The Groton Town Council approved a $72.64 million budget for the public schools Thursday, a zero percent increase over the current fiscal year.
Councilors also approved several capital projects for the schools, although not as much as the school department asked for.
“It does not happen by chance that we’re able to come in with stable budgets,” Superintendent Paul Kadri said. It's the third year the schools have had no increase.
Enrollment is projected to be relatively flat or slightly down next year at about 4,900 to 5,000 students, according to the budget. Groton’s main source of revenue, the state education grant, will remain stable at about $25 million.
The schools were able to save $1.5 million in health care costs, which helped offset any increases they might face.
Groton Mayor Heather Bond Somers said she’s heard from residents who believe that savings should have been used to reduce the school budget. But Somers said the town also uses a similar approach to managing budgets; or uses savings obtained to avoid future tax increases and keep the town budget stable.
Kadri said he's concerned about the future because next year he may not have health care savings and will face $2 million in other costs that escalate with time.
“I’ve got to tell you it’s not going to get better, it’s going to get worse,” he told the council. “If I’m feeling less than resoundingly loved at zero, I can only imagine what it’s going to be like with an increase.”
He said Groton would have to invest more in its schools at some point. He said he’s squeezed out almost as much money as possible with efficiencies.
“We have got to figure out how we’re going to survive the next few years as a community,” he said.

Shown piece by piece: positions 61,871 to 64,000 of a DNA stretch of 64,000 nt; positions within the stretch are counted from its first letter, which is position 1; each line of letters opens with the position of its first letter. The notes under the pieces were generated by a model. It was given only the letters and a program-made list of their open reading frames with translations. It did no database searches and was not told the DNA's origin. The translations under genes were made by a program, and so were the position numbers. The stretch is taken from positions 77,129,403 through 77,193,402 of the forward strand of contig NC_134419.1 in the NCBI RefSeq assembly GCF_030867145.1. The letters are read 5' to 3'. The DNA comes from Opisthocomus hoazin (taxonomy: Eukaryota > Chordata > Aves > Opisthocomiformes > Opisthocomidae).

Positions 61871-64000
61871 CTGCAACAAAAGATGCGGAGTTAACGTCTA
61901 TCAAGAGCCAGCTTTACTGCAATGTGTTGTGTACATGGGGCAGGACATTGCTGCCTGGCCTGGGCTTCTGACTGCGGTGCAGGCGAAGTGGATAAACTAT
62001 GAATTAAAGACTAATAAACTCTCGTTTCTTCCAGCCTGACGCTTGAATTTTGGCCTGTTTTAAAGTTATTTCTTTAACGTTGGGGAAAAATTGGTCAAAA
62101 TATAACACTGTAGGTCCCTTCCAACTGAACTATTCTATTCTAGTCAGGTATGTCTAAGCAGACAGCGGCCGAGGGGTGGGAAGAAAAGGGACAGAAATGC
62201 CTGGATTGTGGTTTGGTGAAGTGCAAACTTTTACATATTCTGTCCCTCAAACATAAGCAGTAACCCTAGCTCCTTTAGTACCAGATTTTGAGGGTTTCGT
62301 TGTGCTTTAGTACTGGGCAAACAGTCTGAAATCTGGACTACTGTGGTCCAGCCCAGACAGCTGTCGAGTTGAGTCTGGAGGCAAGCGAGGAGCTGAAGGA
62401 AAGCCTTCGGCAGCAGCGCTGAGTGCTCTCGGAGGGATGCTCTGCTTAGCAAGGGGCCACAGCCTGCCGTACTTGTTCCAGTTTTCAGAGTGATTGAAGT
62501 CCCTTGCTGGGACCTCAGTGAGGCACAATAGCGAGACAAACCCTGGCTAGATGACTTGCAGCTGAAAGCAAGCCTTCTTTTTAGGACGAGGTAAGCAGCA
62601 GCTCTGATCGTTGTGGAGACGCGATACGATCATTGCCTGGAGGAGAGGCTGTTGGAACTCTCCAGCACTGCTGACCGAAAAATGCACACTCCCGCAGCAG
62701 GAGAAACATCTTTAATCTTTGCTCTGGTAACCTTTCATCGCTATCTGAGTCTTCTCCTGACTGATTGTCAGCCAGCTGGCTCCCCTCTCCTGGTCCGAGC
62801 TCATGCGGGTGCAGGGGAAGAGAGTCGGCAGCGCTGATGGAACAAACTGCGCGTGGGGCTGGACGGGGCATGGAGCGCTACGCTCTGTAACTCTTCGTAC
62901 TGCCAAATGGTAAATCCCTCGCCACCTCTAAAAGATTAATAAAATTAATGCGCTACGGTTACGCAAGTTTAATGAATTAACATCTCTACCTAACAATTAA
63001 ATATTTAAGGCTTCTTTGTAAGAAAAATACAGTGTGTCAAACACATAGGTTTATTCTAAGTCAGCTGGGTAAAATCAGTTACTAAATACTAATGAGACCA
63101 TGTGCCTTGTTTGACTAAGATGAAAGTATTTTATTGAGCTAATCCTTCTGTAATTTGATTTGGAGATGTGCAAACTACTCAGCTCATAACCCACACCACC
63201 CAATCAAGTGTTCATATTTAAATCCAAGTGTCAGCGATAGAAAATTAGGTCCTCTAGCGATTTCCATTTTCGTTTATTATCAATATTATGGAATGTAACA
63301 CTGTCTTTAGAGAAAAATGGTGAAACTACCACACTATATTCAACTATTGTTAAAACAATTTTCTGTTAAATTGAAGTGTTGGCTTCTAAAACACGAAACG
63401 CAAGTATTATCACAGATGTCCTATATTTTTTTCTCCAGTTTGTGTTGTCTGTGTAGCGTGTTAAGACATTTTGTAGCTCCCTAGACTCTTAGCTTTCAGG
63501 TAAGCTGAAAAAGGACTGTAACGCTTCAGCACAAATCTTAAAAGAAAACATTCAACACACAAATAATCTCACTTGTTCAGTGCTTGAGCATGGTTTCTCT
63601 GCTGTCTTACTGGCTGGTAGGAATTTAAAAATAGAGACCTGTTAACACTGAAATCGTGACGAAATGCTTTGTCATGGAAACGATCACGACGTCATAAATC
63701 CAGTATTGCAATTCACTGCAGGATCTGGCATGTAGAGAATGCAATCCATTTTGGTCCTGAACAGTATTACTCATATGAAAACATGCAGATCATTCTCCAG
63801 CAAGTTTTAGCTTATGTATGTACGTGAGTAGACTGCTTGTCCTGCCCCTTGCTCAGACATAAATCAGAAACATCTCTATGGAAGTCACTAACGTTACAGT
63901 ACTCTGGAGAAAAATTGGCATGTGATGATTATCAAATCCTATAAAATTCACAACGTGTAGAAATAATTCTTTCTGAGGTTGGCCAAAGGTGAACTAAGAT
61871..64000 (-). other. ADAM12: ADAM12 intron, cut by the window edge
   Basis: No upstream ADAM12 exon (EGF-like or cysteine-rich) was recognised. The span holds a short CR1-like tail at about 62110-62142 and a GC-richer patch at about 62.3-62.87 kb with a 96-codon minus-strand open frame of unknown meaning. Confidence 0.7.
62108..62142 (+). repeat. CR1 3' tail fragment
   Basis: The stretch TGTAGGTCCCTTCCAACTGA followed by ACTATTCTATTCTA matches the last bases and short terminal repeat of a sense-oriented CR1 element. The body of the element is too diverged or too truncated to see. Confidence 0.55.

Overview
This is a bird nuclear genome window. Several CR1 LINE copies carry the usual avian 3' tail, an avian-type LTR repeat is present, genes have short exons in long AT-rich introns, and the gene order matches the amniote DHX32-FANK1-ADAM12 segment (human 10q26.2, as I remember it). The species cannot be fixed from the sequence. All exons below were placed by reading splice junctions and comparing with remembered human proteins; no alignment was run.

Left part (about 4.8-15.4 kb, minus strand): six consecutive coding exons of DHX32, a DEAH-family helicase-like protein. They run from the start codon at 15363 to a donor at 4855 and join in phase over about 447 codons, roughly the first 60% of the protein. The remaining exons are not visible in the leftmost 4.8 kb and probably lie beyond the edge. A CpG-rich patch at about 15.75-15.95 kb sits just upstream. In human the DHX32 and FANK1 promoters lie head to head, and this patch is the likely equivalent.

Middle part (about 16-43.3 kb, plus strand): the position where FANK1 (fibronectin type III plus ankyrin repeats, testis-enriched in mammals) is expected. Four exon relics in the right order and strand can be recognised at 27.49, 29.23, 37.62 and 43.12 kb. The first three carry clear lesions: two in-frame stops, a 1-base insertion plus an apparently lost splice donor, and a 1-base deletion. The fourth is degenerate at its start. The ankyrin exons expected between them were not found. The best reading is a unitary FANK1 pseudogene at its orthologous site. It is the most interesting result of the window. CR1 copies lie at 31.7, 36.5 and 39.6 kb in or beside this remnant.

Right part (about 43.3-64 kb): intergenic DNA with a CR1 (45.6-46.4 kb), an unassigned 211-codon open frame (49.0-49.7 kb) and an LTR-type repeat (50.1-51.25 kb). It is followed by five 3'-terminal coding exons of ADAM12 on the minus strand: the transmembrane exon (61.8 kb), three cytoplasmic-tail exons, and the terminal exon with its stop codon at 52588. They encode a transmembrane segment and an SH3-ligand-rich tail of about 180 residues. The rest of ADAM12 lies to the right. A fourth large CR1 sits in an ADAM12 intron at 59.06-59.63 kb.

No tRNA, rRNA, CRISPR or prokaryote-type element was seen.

The council also approved several capital projects, but not as much as the school department wanted.
The department had asked for $100,000 to design a fire safety system for S.B. Butler Elementary, because the school does not have a sprinkler system or escape windows in most of the building.
Butler, like several other Groton schools, meets code because it was allowed to make due with an alarm system for early detection that was deemed sufficient in the 1980s.
“This comes to the top every time because it’s a safety issue," said Wes Greenleaf, director of buildings and grounds for the public schools.
Somers agreed it should be dealt with.
“I’m not comfortable knowing there’s a possibility that kids could be trapped in a school,” she said.
However, other councilors said they did not want to invest in a system for a building that might be scrapped later.
“Why would we want to put the money into that school where, potentially in four years, it could be gone?” said Councilor Bruce Flax.
The council denied the request.
The council also rejected a request for $54,000 to develop fire safety improvements for the school administration building, where about 55 people work. The building has fire extinguishers.
Councilors approved plans to design fire safety improvements at Mary Morrisson and Charles Barnum elementary schools, pointing out that those schools are expected to remain in the future.
The capital projects approved Thursday are listed below:
- $75,000 to develop a new school construction plan that could be brought to voters at referendum.
- $250,000 to remove non-friable asbestos from Mary Morrisson Elementary. State grants may be available to reimburse half the costs.
- $600,000 to fix the roof at Fitch High School. State grants may be available to reimburse half the costs.
- $108,000 to design fire safety improvements at Charles Barnum Elementary. The school has no sprinklers or escape windows. State grants may be available to reimburse half the costs.
- $270,000 to replace the steam boilers at S.B. Butler Elementary. The school department had asked for an additional $5,000 for the boilers, plus $100,000 to deign fire safety improvements.
- $90,000 to design fire safety improvements at Mary Morrisson Elementary. The school has no sprinklers or escape windows. State grants may be available to reimburse half the costs. The council denied $80,000 to make improvements to the school’s parking areas.